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Sunday, February 21, 2021

Reparations, 2021

Men and Women protesting in the Twin Cities area, holding signs reading "Economic Justice," "Reparations Now" & "The World is Watching"
Photo credit to Fibonacci Blue

In 1619, the ship, White Lion docked in Jamestown with 20 African slaves, the first generally accepted African slaves sold in what would become the US. By 1661, Maryland had passed the country's first laws preventing inter-marriage among the races. 

By 1960, 21 states had such laws enacted. By 1790, slaves composed a significant portion of the population in slave states. In South Carolina, 43% of the population were African slaves, In Virginia, 39.1%, Georgia, 35.5%, Maryland, 32.2%, and North Carolina, 25.5%. 

In 1860, fifty years after importation of slaves into the US had been banned, the schooner Clotilda smuggled in the last group of African slaves. With slaves no longer allowed to be imported, massive chain gangs were formed on the east coast and slaves were marched hundreds of miles to Alabama, Texas and other cotton states in the interior. 

There are competitive streams of historical narratives bouncing between white guilt, white supremacy, and even the white man’s burden. While one can debate intent, It is undisputed that European colonizers dislocated millions through the slave trade and the institution of slavery as well as through the exploitation of native tribes. It is also undisputed that at the time those engaged in the slave trade knew it was immoral, although it was legal.

By 1838, scholarship existed documenting the brutality of colonization of the new world on both native tribes and slaves.

“It was not enough that the lands of all newly discovered regions were seized on by fraud or violence; it was not enough that their rightful inhabitants were murder or enslaved; that the odious vices of people styling themselves the followers of the purest of beings (Christians) should be poured like a pestilence into these countries. It was not enough that millions on millions of peaceful beings were exterminated by fire, by Sword, by heavy burdens, by base violence, by deleterious mines, and unaccustomed severities- by dogs, by man-hunters, and by grief and despair-there yet wanted one crowning crime to place the deeds of Europeans beyond all rivalry in the cause of evil,- and that unapproachable abomination was found in the slave trade.” (1)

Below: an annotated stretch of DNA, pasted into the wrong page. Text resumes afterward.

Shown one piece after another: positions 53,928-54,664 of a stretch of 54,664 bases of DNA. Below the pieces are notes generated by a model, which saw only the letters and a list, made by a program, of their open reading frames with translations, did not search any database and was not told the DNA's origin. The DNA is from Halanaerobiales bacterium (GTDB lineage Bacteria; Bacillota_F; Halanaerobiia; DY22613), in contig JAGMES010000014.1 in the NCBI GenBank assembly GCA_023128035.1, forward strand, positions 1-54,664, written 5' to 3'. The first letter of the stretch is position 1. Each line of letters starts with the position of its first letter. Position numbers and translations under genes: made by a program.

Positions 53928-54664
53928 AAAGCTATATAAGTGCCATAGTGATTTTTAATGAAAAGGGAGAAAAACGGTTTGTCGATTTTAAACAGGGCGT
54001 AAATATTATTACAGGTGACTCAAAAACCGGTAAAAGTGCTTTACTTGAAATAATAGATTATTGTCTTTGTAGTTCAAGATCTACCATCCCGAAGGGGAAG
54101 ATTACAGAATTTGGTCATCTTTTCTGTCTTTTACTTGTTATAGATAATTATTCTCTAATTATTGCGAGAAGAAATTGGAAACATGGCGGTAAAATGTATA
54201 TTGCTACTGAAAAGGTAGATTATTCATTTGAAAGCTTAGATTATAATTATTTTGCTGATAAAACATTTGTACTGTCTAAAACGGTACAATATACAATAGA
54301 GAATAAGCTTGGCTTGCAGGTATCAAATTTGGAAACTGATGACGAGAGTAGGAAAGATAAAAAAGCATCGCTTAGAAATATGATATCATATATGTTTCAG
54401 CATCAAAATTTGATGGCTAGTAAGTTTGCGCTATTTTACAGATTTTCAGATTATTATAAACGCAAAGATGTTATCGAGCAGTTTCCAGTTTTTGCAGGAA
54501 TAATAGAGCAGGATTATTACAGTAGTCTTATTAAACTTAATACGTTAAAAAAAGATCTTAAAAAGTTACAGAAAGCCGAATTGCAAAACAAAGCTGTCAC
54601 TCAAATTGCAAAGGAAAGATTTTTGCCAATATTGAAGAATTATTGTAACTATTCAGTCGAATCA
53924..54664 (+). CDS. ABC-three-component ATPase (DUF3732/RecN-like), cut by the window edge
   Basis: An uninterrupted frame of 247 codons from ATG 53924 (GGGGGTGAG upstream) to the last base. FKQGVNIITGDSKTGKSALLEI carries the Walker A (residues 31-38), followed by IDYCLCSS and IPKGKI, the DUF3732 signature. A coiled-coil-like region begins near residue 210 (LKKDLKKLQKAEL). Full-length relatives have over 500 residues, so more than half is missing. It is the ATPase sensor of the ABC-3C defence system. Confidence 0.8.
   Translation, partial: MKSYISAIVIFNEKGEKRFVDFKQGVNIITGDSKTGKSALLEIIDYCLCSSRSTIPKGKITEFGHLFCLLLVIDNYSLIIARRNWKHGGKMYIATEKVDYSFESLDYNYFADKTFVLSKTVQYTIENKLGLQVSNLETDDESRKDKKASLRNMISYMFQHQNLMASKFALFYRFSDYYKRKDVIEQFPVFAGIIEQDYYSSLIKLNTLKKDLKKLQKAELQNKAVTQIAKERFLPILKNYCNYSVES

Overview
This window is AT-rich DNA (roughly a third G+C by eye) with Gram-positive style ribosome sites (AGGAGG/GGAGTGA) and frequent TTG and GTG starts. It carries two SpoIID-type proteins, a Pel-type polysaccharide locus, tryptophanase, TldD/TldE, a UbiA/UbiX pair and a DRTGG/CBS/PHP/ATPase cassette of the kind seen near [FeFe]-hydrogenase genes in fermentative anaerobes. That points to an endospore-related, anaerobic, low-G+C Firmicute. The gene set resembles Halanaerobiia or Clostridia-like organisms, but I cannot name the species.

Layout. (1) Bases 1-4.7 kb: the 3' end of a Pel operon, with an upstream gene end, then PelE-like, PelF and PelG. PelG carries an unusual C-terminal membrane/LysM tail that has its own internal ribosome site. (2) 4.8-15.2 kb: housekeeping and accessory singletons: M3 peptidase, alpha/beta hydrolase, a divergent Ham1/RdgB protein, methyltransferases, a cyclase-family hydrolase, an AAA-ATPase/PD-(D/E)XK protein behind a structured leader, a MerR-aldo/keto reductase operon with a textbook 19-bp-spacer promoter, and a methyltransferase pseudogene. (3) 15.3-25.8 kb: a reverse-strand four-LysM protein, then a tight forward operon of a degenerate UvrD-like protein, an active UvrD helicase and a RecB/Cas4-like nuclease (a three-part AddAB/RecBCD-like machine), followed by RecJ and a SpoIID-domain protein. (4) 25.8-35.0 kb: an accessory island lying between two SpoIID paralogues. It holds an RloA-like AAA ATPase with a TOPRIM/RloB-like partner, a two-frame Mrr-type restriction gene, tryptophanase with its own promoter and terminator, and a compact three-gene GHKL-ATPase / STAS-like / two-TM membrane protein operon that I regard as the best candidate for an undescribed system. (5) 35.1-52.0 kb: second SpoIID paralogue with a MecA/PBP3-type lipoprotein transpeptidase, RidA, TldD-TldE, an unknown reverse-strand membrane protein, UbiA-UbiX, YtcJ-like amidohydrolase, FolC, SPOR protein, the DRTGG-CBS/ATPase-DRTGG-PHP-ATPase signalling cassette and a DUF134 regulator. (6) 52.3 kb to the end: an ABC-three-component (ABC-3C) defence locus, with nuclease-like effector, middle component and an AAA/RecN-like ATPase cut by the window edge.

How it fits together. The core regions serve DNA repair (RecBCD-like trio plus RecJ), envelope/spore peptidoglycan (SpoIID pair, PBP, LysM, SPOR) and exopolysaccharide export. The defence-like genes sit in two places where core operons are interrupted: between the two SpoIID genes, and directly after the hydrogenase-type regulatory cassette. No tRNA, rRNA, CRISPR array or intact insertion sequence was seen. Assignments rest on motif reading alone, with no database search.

The land was seized and people were enslaved and turned into property for the exclusive purpose of producing a profit for the plantation: but not just property, private property. Private property where individuals could be denied every human right precisely because the slave was not viewed as a person but rather as an engine of production for private gain. 

Private property was not a dominant value among either the Clackamas or Molalla tribes. Buying a property right to land was unheard of by either tribe. How can one own the sky, the oak tree, the coyote, or the river? Signing a treaty to give “use” rights to others without the knowledge of what those use rights entailed after losing more than a quarter to a half of your tribe to European pandemics or the barrel of a gun can hardly be deemed a legally binding contract. Especially when the white signees would violate the terms of the treaty before the ink was dry


“In 1844, when Oregon was still a territory, it passed its first Black exclusionary law. It banned slavery, but it also prohibited Black people from living in the territory for more than three years. If a Black person broke this law, the consequence was 39 lashes, every six months, until they left.”(2) For a majority of the time the State of Oregon existed, blacks had no right to own property since they were frequently viewed as someone else’s property.


The most egregious racist language in the Oregon Constitution was voted out in 2002. At that time 30% of voters voted to keep racist ideology in the Oregon Constitution. White supremacists a few weeks ago attacked the state capitol in Salem and on occasion held rallies in downtown Portland.


Citizens of Clackamas County elected a County Commissioner who publicly has spouted similar views.